FBI Top Ten List Turns 70
Over the past two decades, the Top Ten list has focused on the most violent of fugitives sought for homicides, armed robberies, gang activities, and mass shootings.
In the earliest days, wanted posters would be placed in local post offices, and information on offenders was provided to newspapers. This quickly was supplemented with radio shows and television programs. As media has changed over the years, so have the FBI’s outreach methods.
“We still do the traditional stuff—the press conference, posters, sending out a press release—but we now add in the more modern aspects,” says Chris Allen, head of the FBI’s Investigative Publicity and Public Affairs Unit. “Now folks are on their smartphones, so we have a Wanted mobile app. We have social media we use to publicize fugitives—we tweet, run Facebook ads, use Instagram.”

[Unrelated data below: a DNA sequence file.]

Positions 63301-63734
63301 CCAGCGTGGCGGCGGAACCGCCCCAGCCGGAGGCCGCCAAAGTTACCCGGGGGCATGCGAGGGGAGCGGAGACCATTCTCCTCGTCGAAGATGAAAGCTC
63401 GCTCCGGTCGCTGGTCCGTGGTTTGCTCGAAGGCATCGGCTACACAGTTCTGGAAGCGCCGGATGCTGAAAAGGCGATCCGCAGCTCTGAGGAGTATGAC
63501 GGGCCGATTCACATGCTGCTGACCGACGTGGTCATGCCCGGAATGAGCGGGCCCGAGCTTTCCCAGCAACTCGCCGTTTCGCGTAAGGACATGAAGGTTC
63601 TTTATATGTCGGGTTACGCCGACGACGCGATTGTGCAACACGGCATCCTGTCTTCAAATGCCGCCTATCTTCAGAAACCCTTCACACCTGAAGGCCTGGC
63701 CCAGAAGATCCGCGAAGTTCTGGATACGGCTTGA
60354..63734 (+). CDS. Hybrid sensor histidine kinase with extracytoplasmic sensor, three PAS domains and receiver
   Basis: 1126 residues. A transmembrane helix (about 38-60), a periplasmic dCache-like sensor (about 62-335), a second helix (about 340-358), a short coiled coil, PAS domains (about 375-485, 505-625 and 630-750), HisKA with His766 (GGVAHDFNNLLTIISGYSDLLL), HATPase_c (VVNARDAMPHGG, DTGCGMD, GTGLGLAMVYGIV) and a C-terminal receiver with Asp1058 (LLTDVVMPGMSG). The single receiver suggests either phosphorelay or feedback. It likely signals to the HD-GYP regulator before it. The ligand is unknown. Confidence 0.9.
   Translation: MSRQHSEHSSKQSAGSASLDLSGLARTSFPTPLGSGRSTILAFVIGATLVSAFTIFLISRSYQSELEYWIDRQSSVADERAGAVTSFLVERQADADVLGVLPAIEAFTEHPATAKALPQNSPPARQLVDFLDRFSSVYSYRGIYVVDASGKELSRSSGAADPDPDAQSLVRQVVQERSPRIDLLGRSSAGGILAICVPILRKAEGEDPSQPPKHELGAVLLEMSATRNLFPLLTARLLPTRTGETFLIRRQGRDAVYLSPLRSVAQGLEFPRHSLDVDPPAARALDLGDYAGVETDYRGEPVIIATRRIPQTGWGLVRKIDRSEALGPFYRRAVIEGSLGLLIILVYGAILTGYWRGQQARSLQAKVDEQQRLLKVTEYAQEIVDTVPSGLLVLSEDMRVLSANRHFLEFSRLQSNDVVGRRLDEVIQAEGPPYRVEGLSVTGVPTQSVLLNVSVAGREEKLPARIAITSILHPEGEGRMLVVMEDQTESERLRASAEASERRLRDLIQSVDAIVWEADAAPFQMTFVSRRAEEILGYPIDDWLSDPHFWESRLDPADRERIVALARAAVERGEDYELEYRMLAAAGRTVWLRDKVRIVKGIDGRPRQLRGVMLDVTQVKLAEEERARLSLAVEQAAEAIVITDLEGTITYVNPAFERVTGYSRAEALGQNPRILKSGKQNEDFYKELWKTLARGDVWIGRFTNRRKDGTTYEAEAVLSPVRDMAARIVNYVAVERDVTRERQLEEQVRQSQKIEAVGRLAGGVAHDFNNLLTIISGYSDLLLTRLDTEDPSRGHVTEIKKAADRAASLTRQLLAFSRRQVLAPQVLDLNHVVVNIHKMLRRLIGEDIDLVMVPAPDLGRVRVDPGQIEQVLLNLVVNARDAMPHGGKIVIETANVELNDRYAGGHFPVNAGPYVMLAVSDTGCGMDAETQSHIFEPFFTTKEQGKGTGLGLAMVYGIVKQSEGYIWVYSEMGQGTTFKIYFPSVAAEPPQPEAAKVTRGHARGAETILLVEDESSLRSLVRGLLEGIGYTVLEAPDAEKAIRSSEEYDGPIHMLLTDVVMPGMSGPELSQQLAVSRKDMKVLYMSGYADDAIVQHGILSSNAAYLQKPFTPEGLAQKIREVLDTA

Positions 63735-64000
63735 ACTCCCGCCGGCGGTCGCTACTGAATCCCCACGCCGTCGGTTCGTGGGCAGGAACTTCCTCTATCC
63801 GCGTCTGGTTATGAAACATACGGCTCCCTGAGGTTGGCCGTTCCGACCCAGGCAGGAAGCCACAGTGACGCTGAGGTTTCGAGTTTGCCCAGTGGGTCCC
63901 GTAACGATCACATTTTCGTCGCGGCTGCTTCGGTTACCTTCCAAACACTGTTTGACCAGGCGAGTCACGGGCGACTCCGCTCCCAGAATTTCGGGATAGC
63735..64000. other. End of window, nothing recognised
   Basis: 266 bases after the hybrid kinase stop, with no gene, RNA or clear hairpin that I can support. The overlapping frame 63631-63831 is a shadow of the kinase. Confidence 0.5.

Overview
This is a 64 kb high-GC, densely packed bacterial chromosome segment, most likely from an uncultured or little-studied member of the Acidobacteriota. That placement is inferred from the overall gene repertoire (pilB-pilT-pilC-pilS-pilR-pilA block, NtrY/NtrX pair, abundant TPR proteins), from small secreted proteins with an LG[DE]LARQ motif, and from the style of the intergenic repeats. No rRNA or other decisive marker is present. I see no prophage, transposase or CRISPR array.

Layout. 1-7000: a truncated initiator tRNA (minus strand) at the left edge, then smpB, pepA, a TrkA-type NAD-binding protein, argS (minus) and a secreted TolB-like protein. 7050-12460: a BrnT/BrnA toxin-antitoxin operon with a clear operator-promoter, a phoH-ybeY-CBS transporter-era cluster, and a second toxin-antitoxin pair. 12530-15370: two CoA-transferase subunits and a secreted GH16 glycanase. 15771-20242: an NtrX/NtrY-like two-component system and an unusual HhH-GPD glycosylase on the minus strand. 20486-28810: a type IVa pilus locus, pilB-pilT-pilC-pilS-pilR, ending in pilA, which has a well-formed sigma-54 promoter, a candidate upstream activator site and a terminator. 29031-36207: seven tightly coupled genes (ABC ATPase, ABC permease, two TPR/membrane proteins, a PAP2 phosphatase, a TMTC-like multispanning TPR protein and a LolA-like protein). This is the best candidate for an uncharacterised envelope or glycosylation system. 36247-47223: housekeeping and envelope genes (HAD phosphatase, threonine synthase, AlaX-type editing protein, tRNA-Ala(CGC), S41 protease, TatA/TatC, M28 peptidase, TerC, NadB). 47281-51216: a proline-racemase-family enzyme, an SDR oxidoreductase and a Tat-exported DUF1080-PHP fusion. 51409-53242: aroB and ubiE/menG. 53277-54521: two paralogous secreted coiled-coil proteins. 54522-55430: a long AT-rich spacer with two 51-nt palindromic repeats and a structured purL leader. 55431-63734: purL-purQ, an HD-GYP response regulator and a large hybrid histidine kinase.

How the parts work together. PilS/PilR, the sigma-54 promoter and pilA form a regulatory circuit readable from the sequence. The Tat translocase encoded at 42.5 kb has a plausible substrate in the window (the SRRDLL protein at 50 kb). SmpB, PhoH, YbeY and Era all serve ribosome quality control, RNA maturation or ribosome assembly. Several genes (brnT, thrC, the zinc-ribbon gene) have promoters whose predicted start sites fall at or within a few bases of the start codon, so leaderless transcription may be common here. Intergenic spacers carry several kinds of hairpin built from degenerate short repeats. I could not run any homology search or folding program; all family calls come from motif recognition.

The FBI also works with digital billboard companies to publicize wanted fugitives, Allen added.